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once the hoynes' house would have been festive. not anymore. they closed the door, turned out the light. just the word halloween unleashed a wave of grief. the investigation into robin's murder was stalled even though police had a suspect in plain sight. william marshall. and the family groped for solace. >> we had to take comfort in that because we really were probably never going to see any resolution in this. they didn't have enough evidence. >> years passed. there were other cases to solve, new priorities, of course, and for detective lancaster, retirement. >> it there are cases that stay with you after your retirement, probably for the rest of your life, at least for me. this was one of them. >> the hoynes family struggled to move on without robin. there were high school graduations, marriages, children, but --
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>> the hole never goes away. >> there are times you need to have a tissue handy? >> absolutely. absolutely. >> and then, a decade after robin's murder -- >> our dad committed suicide, and it was devastating for us. it's true he had a terminal illness. he was dying of emphysema but, honestly, he was dying of grief. >> virgil hoynes was just 61. by 2003 the robin hoynes murder case was as cold as they come, 19 halloweens old, buried in the basement of the torrance police department, forgotten. but, that year the department started reviewing unsolved murders and the hoynes case caught the eye of an aggressive deputy d.a. named john lewin who took special pleasure in cracking unsolved cases. >> this is my favorite thing to do.
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if i won $3 billion tomorrow, i would be coming to work because i'm doing what i love. >> and when lewin read about the original suspect, william marshall -- >> my response was, wow, there's no question this guy did it. i mean, there is just no doubt whatsoever. >> but did he have enough to prove it? the job of finding some new evidence fell to a detective with an unusual pedigree, jim wallace. >> i was in architecture school for a while. i tried design. i have a bachelor's degree in design. >> odd combination but actually it helps, said detective wallace. >> a lot of these cases, this case in particular, are very visual, and i'm inclined that way. i see the kind of structure of the space, the crime scene, and every little detail in the crime scene sticks out to me a little more. >> so wallace looked at the photos and the fragments of evidence still preserved. >> and i said, wow, the anomaly in the room is right here.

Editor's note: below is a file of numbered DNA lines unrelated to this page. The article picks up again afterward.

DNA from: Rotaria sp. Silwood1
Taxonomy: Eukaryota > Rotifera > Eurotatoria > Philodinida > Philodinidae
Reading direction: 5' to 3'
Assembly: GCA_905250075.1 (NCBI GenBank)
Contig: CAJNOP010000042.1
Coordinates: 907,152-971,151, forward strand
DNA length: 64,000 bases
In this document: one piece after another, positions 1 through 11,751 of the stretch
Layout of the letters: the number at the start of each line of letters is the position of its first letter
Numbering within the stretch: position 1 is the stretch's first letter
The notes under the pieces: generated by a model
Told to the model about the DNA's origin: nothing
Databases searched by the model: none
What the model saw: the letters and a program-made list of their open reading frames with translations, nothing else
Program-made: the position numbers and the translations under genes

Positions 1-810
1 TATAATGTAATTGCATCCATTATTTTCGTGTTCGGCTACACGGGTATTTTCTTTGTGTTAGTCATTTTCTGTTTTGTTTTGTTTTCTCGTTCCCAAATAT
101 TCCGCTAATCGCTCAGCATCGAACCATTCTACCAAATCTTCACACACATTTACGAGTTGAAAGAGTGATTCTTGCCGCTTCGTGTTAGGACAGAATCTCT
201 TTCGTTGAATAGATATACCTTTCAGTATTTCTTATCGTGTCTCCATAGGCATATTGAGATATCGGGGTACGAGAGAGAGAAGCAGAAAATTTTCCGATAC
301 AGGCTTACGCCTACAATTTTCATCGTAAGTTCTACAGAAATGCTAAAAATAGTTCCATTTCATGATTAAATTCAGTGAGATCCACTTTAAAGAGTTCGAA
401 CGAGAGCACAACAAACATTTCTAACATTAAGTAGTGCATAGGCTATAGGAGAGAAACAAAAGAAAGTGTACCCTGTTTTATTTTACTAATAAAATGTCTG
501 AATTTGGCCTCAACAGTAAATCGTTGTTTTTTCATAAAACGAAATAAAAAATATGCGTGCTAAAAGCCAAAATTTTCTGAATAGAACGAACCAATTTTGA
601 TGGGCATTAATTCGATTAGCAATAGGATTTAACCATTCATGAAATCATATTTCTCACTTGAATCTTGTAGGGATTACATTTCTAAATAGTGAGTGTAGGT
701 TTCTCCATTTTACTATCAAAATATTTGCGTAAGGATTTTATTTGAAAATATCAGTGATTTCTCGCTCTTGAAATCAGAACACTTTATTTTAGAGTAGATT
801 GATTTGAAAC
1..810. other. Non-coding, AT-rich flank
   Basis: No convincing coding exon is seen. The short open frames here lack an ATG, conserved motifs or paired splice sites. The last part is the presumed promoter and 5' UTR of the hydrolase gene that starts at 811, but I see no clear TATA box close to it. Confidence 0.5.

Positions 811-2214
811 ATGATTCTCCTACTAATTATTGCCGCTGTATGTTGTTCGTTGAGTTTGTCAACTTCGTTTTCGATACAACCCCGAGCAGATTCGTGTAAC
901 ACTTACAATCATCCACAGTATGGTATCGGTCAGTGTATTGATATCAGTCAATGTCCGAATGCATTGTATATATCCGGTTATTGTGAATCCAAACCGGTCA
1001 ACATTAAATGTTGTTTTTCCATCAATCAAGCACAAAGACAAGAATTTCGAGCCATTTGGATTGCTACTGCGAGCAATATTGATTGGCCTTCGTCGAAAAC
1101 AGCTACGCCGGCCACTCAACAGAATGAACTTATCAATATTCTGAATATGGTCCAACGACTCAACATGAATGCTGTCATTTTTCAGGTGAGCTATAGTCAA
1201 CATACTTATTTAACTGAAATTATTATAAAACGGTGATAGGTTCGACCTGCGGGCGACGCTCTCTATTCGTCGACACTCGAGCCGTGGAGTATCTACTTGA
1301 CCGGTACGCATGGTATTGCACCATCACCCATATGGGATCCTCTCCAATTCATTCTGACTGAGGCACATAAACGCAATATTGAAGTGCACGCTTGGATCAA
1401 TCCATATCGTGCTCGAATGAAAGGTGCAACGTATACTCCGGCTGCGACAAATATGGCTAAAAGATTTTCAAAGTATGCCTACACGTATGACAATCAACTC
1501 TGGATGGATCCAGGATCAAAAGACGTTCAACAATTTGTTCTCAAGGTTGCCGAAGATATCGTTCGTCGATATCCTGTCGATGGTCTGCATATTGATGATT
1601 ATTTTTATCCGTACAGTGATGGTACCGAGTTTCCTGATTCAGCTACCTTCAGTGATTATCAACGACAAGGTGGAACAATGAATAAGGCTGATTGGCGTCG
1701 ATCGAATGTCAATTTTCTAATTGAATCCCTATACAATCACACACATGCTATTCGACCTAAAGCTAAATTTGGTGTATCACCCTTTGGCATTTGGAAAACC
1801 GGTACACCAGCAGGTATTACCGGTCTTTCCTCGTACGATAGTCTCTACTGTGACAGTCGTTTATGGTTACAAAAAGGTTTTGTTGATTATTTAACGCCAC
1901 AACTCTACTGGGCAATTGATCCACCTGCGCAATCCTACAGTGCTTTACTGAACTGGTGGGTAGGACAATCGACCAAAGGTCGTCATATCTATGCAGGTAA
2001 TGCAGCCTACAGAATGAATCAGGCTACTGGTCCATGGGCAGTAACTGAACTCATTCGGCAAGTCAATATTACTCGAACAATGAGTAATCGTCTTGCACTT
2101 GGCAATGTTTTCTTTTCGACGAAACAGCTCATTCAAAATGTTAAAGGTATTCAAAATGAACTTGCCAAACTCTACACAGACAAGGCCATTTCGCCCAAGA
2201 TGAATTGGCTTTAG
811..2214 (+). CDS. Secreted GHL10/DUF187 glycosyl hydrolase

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if i can solve this, i can probably put the whole thing together. >> the anomaly -- well, that would be the puzzling piece of evidence which haunted investigators for almost two decades, that odd oblong hunk of foam. >> i knew it was either going to come from robin, the victim, or it was going to come from the suspect in the case. and once i was comfortable that this didn't come from robin's purse, it didn't come from robin's clothing, it's not part of kentucky fried chicken's restaurant, it doesn't belong there. >> which left only one other possibility -- the murderer. wallace pored over the pictures of the one suspect, marshall, when he was pulled over the week earlier, and suddenly a light went on. >> he's wearing his clothing still, of course, and he has a pair of work boots. and his work boots, sure enough, i can see just enough from the pants being hiked up that i think i wonder if these are the kind of work boots that have that big fat -- couldn't be. couldn't be. >> could it be the foam?
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wallace rushed down to the evidence storage room and searched for the box with william marshall's boots inside and, amazingly after two decades, they were still there in a plastic container intact. >> and, sure enough, when i pulled them out, one of the boots had the brown leather casing for that part of the boot that was so worn that the foam was missing from the casing. >> come on. >> when i was sitting there looking at that shoe, i've got to tell you, there was a tingle up the back of my neck. >> wallace thought he had hit the jackpot. the foam from the kfc appeared to match the remaining foam in william marshall's boot, even the color and curvature looked identical. that foam, he thought, must have fallen from marshall's boot right at the scene of the murder. wallace rushed the news to assistant d.a. john lewin. >> i could have looked at that foam for six years, those shoes,